Bruesewitz had her first experience with freshwater ecology as an undergraduate at Winona State University in Minnesota. She studied competition between invasive zebra mussels and caddisflies in the Mississippi River. “It was really interesting,” she recalled, “and just felt exactly like the kind of thing I wanted to do.” Through one of her professors, she landed a volunteer position with the U.S. Geological Survey in Lacrosse, Wis. There, she started studying the ways that nitrogen is delivered and processed in the upper Mississippi River as part of a project aimed at understanding connections between nitrogen and the hypoxic zone in the Gulf of Mexico.
Inspired by this work, Bruesewitz enrolled in graduate school at the University of Notre Dame in Indiana. “I was going to sort of pull the two pieces of my undergraduate work together and understand how zebra mussels impacted nitrogen cycling in the Mississippi River,” she said, describing her original trajectory toward a master’s degree. Ultimately, however, she decided to turn this research into a Ph.D. project.
For her first postdoc, Bruesewitz traveled to the Rotorua Lakes area of New Zealand to study how watershed land-use activities, such as agriculture, affected nitrogen removal through denitrification across several lakes. Her second postdoc took her to the University of Texas Marine Science Institute (UTMSI) in Port Aransas to research nitrogen and carbon cycling in coastal areas.
“I really became interested in connectivity, how nutrients are processed as you go from a river down into an estuary and then further out toward the ocean,” she said. At UTMSI, Bruesewitz was faced with a decision: stay and teach there or take a professorship at Colby. A mentor at UTMSI with connections to Whitney King, the Dr. Frank and Theodora Miselis Professor of Chemistry at Colby, said working at Colby would be a dream job for him. The choice was clear.
Since coming to Colby in 2012, Bruesewitz’s research has remained focused on understanding and enhancing the health of freshwater systems. In addition to the mussel study, Bruesewitz is working on four other externally funded collaborative projects—an impressive and uncommon feat.
Three of these projects center around cyanobacteria, sometimes referred to as blue-green algae, which are capable of producing harmful blooms. With one cohort of colleagues, Bruesewitz is investigating the use of autonomous robots for modeling and predicting blooms in lakes up and down the east coast; with another group from the Bigelow Laboratory for Ocean Sciences in East Boothbay, Maine, she is examining environmental DNA as a tool for monitoring different cyanobacteria strains. A third project with collaborators at the University of Maine finds her looking into lake sediments for ancient traces of gloeotrichia—one type of cyanobacteria—to learn how the deep past might provide clues to understanding blooms today.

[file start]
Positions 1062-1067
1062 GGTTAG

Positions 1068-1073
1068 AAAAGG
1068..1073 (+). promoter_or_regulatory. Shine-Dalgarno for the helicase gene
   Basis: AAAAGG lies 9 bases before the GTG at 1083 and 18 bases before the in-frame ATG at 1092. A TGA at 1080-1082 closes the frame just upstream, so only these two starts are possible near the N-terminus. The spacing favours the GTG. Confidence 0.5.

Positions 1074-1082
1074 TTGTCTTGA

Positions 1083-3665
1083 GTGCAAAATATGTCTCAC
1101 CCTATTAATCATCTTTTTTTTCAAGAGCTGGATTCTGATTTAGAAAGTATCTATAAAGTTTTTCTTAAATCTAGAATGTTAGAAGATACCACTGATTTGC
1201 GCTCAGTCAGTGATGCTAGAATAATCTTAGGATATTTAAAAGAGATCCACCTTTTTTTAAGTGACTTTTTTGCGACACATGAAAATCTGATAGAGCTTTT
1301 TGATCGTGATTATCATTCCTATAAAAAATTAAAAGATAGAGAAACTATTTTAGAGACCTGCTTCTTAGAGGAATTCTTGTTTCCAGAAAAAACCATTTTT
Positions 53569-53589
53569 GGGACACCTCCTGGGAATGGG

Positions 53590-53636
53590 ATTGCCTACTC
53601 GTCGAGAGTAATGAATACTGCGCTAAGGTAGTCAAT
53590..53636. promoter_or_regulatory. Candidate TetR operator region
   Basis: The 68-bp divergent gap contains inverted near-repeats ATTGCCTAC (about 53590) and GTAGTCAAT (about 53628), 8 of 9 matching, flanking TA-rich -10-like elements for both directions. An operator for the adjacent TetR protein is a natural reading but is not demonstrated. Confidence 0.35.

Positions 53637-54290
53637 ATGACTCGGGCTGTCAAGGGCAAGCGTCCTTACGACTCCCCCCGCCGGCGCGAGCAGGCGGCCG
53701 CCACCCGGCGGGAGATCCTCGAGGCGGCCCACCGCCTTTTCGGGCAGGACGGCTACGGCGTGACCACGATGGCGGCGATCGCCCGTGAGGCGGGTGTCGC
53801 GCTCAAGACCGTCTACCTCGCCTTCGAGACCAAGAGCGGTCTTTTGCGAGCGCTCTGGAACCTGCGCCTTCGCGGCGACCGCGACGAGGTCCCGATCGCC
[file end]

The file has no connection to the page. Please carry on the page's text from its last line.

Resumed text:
As a fourth project, Bruesewitz is modeling a Department of Environmental Studies capstone course on the USDA-funded “Coast-Cow-Consumer” project with Nichole Price at Bigelow to investigate how adding marine supplements to cattle feed can mitigate methane emissions from cows.
When asked what drew her toward pursuing so many projects at once, Bruesewitz replied, “I really enjoy building these long-term collaborations with smart, creative scientists that are interested in similar things.” She has worked with some colleagues, like Chester Zarnoch from the mussel study, for more than a decade and on many projects.
Bruesewitz also values the relationships she has formed with Colby students.
“It’s why you work at a place like Colby—you get the chance to really build connections with students, especially if you work with them multiple years in a row,” she said. “You really get to build out a great friendship, as well as see their interests grow and learn what they want to do after Colby.”
Students working with Bruesewitz can explore lab work as well as fieldwork in a multitude of aquatic habitats and engage with other scientists at every step of the research process. She anticipates student involvement in the mussel project will commence in the summer of 2024.